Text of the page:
COLUMBUS, Ohio-Managed-care competition is heating up in Ohio as HMOs stake out new turf in the state.
But hospitals say they're the ones who could get burned by one of the major forces behind the growth-the state's Medicaid reform program.
Several of Ohio's 35 licensed HMOs recently announced expansions. Also, the state expects soon to license three more HMOs, bringing the total to 38.
Developments so far this year include:
Wilmington, Del.-based Health Power, with 35,000 Medicaid enrollees in Cincinnati, Columbus and Dayton, announced its move into northeast Ohio in late April.
Louisville, Ky.-based Humana, which saw its Ohio enrollment nearly double from 11,000 to 20,000 in 1994, has been assembling a provider network in Cleveland and announced it will introduce a Medicare supplement product there. A Humana spokesman said statewide expansion is the next logical step.
United HealthCare of Ohio, with 400,000 enrollees mainly in Columbus, Dayton and Cleveland, began marketing HMO and point-of-service plans in Cincinnati last month and says it soon will move into Toledo. "We will have one contiguous network in the state by early 1996," said Louis Santoro, executive director for the Cincinnati operation.
ChoiceCare, Cincinnati's largest HMO, announced plans in March to restructure itself and become for-profit by selling 20% of its equity to a national HMO partner-allowing it to expand into other cities, introduce new products and fend off price wars. The proposal awaits approval of shareholders.
Two hospital systems are entering the HMO business. U.S. Health Corp. in Columbus formed a for-profit HMO, which awaits a license. Cleveland-based Catholic Sisters of America, a two-hospital system, recently received a license for its CSA Health Maintenance Plan.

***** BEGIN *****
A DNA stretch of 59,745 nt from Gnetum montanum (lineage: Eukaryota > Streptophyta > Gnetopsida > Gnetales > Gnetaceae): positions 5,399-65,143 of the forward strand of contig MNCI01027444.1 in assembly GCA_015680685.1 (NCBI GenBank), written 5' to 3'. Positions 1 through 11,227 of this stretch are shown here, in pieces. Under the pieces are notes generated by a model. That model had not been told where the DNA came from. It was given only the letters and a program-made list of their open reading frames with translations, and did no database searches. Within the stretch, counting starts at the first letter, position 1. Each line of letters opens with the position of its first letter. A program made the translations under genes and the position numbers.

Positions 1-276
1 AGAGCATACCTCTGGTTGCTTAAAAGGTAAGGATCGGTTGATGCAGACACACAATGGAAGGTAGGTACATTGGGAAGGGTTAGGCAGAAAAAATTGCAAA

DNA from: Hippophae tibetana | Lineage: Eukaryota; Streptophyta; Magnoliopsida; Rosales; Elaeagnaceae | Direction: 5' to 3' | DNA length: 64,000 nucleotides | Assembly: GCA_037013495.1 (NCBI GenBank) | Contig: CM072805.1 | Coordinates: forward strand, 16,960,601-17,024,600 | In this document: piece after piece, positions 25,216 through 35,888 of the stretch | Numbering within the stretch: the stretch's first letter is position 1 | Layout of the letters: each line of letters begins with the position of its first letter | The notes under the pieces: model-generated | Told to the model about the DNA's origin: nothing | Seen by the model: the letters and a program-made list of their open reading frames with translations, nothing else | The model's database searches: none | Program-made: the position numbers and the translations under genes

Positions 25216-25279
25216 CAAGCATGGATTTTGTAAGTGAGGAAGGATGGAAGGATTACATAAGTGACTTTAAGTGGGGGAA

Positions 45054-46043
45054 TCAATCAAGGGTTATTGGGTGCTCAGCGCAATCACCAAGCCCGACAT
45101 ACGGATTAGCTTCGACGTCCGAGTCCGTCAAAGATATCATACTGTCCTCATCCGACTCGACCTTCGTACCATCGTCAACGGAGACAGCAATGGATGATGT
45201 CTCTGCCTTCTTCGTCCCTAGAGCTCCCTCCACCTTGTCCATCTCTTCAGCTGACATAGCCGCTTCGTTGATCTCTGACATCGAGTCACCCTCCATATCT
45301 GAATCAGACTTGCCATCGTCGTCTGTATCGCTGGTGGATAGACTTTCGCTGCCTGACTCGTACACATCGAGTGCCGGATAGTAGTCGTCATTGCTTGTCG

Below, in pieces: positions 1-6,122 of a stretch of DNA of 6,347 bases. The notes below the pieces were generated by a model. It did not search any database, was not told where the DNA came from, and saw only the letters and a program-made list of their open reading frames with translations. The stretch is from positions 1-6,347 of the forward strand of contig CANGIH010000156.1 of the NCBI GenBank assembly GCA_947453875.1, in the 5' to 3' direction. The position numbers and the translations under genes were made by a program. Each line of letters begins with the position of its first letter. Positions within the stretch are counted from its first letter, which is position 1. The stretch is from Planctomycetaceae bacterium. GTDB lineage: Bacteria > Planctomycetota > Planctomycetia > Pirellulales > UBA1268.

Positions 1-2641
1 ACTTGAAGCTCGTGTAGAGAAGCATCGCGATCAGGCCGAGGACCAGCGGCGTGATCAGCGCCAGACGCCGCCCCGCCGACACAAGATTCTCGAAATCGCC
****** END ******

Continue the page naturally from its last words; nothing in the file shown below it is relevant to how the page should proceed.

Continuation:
"We would like to be ready to respond to any government program in managed care that is going to require an HMO arrangement, such as OhioCare, but also Medicare and other government programs," said Charles Koch, U.S. Health's senior vice president for managed care.
Its large metropolitan areas and somewhat older population make Ohio, which ranks 16th nationally in HMO penetration, an attractive target. The recent activity is a sign of a maturing market, said Jady DeGiralomo, president of the Ohio HMO Association.
"(HMOs) are doing well in their areas now and are willing to reach out," she said.
But one major impetus is OhioCare, the state's program to mandate prepaid health coverage for Medicaid recipients and extend coverage to an estimated 350,000 uninsured poor over the next year or so.
Hospitals argue much of OhioCare's benefits will accrue to HMOs.
A big issue is taxes. Currently, a tax of about 1% of hospitals' operating expenses is redistributed to hospitals based on the amount of uncompensated care each provides. Since the dollars draw down 60 cents in federal funds for each 40 cents hospitals contribute, most hospitals get back much more than they pay in.
But when OhioCare starts, that money will be distributed among HMOs and other OhioCare providers.
The Ohio Hospital Association has been lobbying for a new tax on HMOs to fund OhioCare. Also, graduate teaching hospitals are lobbying for a special fund to offset their expenses.
But the HMOs argue they already pay their share in state sales, property and corporate franchise taxes-from which hospitals are exempt because nearly all are not-for-profit.
There are other uncertainties associated with OhioCare. Mandated Medicaid HMO coverage is already effective in Montgomery and Hamilton counties (Dayton and Cincinnati, respectively), but expected federal cuts may prompt the state to scale back the program and slow its implementation.